24 June 2010

Medallion Cabinetry introduces custom colors


Have you ever wished you could have a lavender hutch? Even better, would you like that lavender hutch to be  Sherwin-Williams 6548 Grape Mist? How about Benjamin Moore 2072-60 Beach Plum? Or maybe you're a Pantone person and you're looking for PMS 257. What ever the source, Medallion Cabinetry can simulate that color as a painted finish.


It used to be that if you had a need for a special paint color on cabinetry, you'd order the cabinetry unfinished and then have it painted in the field. This method would sometimes get you where you wanted to be but just as often would leave you with something less than what you were expecting.

Medallion Cabinetry's new Expressions custom paint color process takes away the guess work and leaves you with a multi-step, catalytic paint that will look great and stand up to normal wear and tear far better than paint from a can ever could.


How it works is pretty straightforward. A client sends a paint swatch  or 3" x 3" painted wood chip to Medallion. Upon receipt, Medallion will analyze the sample with a spectrophotometer and it will then generate a formula for that particular color. Once they establish a color formula, they then mix up a test batch of the custom paint and prepare a sample. The sample goes through the typical stages of finishing (sanding, priming, painting, oven curing, top coating and oven curing again) only in a paint booth and curing oven dedicated to the Expressions program. At the end of that process is a full-size sample cabinet door.


The sample's compared to the original swatch and if it's a good match the sample door gets cut in half. One half sample goes back to the client for approval and the other half stays with Medallion.


Upon sample approval, the cabinetry goes into production. When the completed cabinetry ships a few weeks later, Medallion will cut its remaining half sample in half again and ship a quarter of the originally-approved sample with the order.


It's a pretty slick program and the costs involved are reasonable. Painted finishes are always a premium, and the custom Expressions program comes in at 10% higher than a stock paint color. Standard painted finishes cost an additional 14% on plywood constructed cabinets and 18% on furniture board construction. For Expressions custom color, the surcharge is 20% on plywood construction and 24% on furniture board construction. The benefit to approaching custom color this way is in the result of course. Having cabinetry painted in the field will cost about the same amount of money but there isn't a field-applied paint out there than can compare with a multi-step, oven-cured catalytic paint when it comes to longevity and resilience.

Medallion Cabinetry's sold all over the US and theirs is a product I've been selling proudly for the last five years of my life.

If you have any questions about this finish option or any of Medallion's offerings, feel free to ask it here or to send me an e-mail privately. So the next time the topic of custom kitchen cabinetry colors comes up, think of Medallion Cabinetry.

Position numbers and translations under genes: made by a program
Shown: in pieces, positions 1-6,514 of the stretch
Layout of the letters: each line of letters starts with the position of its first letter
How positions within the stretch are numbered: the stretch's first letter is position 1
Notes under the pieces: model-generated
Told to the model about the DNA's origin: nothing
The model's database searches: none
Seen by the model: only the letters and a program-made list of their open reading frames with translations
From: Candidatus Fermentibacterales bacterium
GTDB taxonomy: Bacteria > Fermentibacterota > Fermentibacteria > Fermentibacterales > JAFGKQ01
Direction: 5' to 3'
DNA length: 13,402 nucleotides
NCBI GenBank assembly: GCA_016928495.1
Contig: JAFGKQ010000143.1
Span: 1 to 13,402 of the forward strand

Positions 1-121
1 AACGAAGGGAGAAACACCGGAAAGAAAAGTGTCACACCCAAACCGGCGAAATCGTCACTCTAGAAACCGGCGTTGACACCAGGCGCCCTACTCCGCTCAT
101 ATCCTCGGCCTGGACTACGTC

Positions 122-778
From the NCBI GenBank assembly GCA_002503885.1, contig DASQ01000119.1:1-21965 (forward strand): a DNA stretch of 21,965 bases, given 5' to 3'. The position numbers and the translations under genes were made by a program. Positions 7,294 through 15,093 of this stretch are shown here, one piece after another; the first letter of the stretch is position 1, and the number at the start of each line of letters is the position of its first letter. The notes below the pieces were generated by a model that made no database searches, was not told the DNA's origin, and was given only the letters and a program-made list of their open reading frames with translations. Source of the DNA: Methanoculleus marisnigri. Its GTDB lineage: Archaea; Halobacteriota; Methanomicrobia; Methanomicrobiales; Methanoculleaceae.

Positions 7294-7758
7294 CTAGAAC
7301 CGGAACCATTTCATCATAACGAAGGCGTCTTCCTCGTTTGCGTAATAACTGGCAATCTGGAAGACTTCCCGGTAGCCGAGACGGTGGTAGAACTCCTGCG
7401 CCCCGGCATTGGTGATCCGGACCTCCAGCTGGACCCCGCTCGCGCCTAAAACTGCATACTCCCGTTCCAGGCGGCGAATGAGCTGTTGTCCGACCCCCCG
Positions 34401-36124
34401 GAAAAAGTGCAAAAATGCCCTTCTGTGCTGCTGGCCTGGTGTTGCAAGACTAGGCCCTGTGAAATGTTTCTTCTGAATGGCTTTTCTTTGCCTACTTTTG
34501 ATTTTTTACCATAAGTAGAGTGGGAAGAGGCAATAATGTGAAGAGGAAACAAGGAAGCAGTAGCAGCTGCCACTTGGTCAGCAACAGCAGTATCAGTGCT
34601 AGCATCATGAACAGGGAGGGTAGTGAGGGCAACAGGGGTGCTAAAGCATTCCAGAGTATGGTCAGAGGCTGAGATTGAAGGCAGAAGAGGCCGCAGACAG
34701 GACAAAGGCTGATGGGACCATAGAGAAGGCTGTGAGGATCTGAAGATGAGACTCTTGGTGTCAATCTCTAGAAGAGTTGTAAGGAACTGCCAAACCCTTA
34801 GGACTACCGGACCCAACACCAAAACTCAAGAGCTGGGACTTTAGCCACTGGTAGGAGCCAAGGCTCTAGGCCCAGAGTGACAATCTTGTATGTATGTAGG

10 comments:

  1. Some great traditional designs - hard to be innovative with traditional kitchen design, but the louvred green doors are a real success.

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  2. On this side of the Atlantic, traditional framed cabinetry is still the order of the day. It's good to see a manufacturer play around with the category. You have a great website by the way, thanks for checking in.

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  3. Wow that teal coloured door is gorgeous... now how the heck would I ever incorporate that into my home?

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  4. Bright ocean colors are perfect for this Coastal Charleston market!

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  5. However you incorporated it Nim, it would sure brighten up a cloudy day in the Pacific Northwest. Not that you guys ever experience those sorts of things...

    Cassina: I had the identical thought about my coastal Florida market.

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  6. I love this idea--you can really make a one-of-a-kind kitchen or bathroom this way. But I do wonder how many people will take advantage of it for wow colors such as you've shown above, rather than another shade of off-white or taupe(just as useful, I guess, but not as exciting). I say this because I read AGAIN the other day how only the easily changed aspects of a room should be used for "personal expression" and things like cabinets should always be neutral...I disagree, but I suspect a majority of people, as much as they might love purple, would never go for it in a kitchen cabinet because of the dreaded resale issue. Maybe a bathroom though.

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  7. The bright colors are there to show off how far this process can be taken. I love the idea of going crazy with these colors but I have a feeling I'll be doing the lion's share of these from SW neutral palette. Not that there's anything wrong with that, but I'd love to sink my teeth into a set of cabinets with some real life to them.

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  8. The lavender hutch is to die for! I can't imagine a whole kitchen of lavender - but maybe with just the right tile ;-) !

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  9. Uh no.. cloudy days? Whatever do you mean? *looks outside at the humid gray gloom*

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  10. Cyra: Where oh where would you find lavender tile? ;)

    Nim: Exactly.

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